Still, despite his high profile, Soleimani was no swashbuckling freelancer like Osama bin Laden or guerilla leaders of the past, but an official of a government with a bureaucracy and a budget; take him out and the Iranians could replace him, which they did within hours, and continue any of his projects. Soleimani is also considered a senior Iranian official as well as a close friend of Mr Khamenei.

What are we trying to achieve here? What’s the end game?

Dalia Dassa Kaye, director of the Middle East programme at the Rand Corporation

“The Quds force is a state organisation,” said the former US intelligence official. “They are part of a formal military service. They have a government and economy backing them. Is America ready to deal with that?”

Killing him risks an escalation that the US didn’t count on, and that is how big wars start, said a former US official.

“What nations know how to do is reciprocity,” said Richard Stengel, a former State Department official. “The Iranians will not see this as reciprocal. They will see this as a massively, exponentially disproportionate response which is not reciprocal or commensurate with what they’ve done.”

Mr Trump’s bluster about the killing and the open way it was conducted almost forces Iran to act.

Possible venues in which Tehran could respond to Washington include Iraq, Syria, Lebanon, and Yemen, where Iran holds significant sway and controls assets. The Islamic Republic could also launch renewed attacks against the US’s Middle East partners, including Saudi Arabia, the United Arab Emirates and Israel.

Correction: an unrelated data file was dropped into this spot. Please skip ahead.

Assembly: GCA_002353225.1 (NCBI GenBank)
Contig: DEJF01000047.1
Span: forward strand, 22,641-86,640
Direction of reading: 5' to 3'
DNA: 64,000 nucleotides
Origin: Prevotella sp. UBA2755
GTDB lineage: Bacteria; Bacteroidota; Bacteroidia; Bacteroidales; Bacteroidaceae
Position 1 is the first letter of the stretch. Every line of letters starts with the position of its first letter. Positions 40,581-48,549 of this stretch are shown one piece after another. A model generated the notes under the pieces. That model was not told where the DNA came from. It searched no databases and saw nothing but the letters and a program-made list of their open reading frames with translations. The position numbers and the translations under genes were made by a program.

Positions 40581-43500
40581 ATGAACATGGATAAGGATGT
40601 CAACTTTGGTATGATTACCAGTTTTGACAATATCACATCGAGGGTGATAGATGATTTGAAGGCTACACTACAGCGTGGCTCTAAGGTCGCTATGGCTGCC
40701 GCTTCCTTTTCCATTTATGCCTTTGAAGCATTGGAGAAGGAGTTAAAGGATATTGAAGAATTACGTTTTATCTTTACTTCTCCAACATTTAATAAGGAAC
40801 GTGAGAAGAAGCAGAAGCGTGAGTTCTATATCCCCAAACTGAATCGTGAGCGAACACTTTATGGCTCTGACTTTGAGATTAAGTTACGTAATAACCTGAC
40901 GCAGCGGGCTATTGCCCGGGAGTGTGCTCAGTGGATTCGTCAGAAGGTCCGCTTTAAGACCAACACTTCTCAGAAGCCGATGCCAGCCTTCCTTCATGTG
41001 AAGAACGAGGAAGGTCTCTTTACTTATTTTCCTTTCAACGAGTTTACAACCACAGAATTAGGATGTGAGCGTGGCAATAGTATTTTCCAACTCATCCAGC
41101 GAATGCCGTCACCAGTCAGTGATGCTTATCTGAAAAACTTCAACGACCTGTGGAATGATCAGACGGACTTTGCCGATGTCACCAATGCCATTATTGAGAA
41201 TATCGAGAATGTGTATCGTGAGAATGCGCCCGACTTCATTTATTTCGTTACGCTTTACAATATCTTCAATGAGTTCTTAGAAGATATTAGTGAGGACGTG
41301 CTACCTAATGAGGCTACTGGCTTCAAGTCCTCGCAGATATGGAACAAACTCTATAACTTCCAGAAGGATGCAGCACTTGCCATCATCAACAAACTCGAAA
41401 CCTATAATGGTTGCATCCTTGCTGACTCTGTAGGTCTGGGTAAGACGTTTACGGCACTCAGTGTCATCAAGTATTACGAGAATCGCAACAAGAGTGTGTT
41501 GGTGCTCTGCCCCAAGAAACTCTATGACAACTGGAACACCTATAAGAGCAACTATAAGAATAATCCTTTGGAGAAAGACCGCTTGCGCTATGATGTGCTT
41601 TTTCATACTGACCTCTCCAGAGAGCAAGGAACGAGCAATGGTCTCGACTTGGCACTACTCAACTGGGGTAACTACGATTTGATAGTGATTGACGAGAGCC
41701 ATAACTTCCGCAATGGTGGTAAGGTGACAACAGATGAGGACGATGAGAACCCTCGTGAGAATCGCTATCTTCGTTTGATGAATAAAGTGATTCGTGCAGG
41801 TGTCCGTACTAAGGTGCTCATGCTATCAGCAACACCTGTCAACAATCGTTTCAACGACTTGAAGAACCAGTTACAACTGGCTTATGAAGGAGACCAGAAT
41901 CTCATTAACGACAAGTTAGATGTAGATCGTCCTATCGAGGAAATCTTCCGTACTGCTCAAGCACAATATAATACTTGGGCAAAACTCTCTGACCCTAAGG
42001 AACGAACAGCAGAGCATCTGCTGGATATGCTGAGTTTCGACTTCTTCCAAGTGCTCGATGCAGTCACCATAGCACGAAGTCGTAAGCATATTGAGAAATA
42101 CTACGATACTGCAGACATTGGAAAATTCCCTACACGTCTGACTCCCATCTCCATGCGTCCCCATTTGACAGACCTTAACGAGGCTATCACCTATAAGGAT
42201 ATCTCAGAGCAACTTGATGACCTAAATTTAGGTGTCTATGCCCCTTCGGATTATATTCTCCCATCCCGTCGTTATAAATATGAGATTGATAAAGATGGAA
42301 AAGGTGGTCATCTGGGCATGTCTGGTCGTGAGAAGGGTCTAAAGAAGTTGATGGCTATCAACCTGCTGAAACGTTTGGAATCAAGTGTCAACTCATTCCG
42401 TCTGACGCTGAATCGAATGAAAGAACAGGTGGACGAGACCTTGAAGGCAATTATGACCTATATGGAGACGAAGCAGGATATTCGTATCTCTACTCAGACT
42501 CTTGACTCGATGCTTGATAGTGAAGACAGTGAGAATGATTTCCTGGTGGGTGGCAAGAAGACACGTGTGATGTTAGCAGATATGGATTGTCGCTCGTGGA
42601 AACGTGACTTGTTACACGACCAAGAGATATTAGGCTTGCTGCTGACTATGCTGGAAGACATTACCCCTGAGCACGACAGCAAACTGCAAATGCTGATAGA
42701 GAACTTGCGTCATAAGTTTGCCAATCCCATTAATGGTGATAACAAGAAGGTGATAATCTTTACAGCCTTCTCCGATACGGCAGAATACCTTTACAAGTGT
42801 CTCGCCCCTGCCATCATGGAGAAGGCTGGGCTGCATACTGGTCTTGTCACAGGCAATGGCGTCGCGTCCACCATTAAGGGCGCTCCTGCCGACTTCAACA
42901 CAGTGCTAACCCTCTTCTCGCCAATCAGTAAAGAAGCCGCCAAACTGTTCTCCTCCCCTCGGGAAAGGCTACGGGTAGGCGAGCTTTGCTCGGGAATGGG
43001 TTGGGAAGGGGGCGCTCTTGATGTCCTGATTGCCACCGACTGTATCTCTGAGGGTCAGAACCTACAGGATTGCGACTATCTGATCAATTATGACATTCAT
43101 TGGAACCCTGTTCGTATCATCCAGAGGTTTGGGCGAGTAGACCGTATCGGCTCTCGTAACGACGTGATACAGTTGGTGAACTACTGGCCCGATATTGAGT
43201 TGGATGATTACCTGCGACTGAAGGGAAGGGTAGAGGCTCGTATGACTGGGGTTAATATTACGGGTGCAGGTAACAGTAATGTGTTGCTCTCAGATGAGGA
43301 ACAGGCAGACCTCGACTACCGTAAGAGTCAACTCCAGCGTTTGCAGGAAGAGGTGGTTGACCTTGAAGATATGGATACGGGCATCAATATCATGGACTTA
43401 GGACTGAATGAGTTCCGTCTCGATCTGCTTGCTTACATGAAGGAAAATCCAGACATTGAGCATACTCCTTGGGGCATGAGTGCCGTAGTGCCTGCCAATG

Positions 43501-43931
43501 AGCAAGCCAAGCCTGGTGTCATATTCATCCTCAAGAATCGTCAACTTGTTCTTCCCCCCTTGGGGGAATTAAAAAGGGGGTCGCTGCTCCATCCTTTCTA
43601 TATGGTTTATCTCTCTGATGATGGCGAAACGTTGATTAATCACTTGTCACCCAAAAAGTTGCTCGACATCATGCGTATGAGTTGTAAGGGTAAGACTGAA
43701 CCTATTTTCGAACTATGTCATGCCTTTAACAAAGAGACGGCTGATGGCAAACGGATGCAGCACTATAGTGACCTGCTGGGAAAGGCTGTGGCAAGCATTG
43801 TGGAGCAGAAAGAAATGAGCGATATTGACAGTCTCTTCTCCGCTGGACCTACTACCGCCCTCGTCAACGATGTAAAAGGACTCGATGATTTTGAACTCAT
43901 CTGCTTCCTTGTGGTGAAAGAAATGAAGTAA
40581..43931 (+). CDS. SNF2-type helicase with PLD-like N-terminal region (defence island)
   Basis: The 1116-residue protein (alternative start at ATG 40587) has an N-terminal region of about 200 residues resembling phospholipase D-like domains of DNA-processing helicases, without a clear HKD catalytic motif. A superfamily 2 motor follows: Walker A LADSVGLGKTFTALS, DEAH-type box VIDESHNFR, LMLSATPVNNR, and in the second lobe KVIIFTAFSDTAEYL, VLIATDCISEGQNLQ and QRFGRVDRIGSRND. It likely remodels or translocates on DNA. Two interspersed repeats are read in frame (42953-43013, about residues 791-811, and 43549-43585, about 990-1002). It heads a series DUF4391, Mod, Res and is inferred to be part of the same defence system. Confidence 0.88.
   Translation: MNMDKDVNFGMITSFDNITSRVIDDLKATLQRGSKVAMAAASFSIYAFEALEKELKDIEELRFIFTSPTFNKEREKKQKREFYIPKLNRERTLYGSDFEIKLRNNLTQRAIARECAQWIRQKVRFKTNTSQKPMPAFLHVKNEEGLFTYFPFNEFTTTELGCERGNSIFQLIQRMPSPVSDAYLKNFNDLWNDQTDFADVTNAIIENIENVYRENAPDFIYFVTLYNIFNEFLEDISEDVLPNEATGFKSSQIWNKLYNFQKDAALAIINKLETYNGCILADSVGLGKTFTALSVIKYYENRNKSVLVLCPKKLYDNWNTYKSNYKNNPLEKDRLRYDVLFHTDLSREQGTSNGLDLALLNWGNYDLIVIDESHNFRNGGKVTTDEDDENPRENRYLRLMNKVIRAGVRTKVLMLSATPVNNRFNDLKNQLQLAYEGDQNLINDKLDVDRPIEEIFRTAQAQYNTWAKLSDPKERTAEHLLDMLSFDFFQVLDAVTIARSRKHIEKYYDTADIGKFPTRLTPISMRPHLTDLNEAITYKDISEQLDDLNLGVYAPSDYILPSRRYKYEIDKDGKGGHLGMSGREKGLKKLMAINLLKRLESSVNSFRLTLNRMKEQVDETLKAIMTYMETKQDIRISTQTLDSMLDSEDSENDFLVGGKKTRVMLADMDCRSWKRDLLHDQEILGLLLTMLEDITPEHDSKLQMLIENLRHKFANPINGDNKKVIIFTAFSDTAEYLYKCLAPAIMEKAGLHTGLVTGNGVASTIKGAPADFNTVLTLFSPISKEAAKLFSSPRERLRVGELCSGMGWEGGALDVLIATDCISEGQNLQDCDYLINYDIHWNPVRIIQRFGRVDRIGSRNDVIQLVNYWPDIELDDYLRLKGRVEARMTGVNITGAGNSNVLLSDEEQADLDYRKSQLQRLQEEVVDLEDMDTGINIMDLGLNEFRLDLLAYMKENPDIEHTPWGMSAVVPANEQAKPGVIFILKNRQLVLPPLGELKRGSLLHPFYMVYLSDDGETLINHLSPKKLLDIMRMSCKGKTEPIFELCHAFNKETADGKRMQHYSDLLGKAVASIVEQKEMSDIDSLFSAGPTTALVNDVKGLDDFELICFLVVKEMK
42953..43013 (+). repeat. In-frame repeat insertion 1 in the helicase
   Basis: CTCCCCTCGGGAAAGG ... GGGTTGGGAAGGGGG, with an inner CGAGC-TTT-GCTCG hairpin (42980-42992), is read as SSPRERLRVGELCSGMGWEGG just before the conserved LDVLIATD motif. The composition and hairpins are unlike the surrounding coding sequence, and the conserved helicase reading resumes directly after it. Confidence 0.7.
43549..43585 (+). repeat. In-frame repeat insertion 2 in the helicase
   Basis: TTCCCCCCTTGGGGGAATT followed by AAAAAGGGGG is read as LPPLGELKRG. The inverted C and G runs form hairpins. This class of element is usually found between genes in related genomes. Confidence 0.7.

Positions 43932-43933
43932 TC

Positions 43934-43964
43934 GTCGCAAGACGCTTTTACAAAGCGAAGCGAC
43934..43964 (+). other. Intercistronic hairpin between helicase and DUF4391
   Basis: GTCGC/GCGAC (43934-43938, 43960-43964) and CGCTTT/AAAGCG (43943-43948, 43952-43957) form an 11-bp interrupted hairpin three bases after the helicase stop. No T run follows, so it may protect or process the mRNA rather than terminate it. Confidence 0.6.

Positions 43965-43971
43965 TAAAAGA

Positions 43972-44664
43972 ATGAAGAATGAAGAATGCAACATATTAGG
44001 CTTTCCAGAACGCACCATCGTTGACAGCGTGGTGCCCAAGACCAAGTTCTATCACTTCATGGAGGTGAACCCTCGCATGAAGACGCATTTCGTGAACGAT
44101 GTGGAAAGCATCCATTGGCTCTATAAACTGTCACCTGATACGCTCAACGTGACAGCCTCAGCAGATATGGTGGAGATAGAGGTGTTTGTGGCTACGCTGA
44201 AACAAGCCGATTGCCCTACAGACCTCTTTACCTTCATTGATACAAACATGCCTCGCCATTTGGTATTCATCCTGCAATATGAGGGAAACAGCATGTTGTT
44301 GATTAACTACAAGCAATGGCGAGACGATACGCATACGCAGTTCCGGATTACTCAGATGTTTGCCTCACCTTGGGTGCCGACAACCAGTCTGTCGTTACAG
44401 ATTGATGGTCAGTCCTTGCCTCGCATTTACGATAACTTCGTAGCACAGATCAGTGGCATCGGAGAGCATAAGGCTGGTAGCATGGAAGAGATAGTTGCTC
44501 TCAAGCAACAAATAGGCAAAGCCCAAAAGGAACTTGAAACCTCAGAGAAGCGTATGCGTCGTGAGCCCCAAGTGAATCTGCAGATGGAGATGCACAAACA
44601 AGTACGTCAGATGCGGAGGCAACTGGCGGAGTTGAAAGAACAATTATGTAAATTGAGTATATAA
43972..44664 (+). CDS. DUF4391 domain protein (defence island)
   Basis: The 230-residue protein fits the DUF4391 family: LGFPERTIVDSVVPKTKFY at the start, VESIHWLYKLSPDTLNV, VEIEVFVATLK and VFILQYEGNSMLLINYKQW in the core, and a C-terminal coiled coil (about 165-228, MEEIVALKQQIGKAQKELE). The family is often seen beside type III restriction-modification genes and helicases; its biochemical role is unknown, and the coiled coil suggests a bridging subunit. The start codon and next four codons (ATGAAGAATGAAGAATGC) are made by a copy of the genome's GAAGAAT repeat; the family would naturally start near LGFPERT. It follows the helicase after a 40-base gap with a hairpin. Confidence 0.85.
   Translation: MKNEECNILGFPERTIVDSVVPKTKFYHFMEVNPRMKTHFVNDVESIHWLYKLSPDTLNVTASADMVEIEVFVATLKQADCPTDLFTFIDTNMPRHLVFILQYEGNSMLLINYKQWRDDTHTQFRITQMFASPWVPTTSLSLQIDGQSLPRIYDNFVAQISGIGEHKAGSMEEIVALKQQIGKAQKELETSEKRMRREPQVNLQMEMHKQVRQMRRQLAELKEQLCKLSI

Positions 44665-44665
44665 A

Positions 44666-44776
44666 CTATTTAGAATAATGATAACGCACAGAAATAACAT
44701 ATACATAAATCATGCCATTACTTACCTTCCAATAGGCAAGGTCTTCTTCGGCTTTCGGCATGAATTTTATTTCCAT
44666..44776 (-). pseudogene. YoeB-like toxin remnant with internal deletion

Iran has already upped pressure on its allies in Baghdad to boot US forces from the country, which it already appears inclined to do.

Iran also has cyber capabilities which it has refined in the years since the US and Israel attacked its nuclear programme with the infamous Stuxnet virus.

“They’re going to attack US interests and people,” said the former US intelligence official. “It’s not always soldiers and diplomats. There are large companies, American interests and people that can be touched. This is an old-world fight. There has to be a response or responses.”

Next week, Iran is also set to announce its pullback from the nuclear deal, which it has been chipping away at for months in incremental steps to punish western nations for abiding by US sanctions. “We have a decision due next week on whether Iran will continue to talk back from its commitments,” said Ms Kaye. “I would expect Iran to escalate its nuclear programme.”

The more important question, though, may be what the US will do after the Iranian response, and whether the US is prepared to respond to the next Iranian escalation. “What are we trying to achieve here? What’s the end game?” said Ms Kaye.

It’s unclear whether the Trump administration has thought about all of the implications of the attack, and what it means for US security policy.

“Now that we’ve made this move, we have to make counterterrorism steps and prepare for any state acts,” said the former US intelligence official.

Ms Kaye speculated that the administration was beginning to believe its own rhetoric that the regime in Tehran was on the verge of collapse due to the US sanctions, and it was convinced by hardliners in Washington that taking out Soleimani would deliver a knockout blow, or at least not cost too much.

“What worries me is the question whether the Trump administration has gone through all the possibilities, probabilities and possible outcomes and done a cost-benefit analysis,” said Mr Stengel, author of a book called Information Wars, about disinformation campaigns. “I hope they have. Everything I’ve read is that the whole national security process is broken.”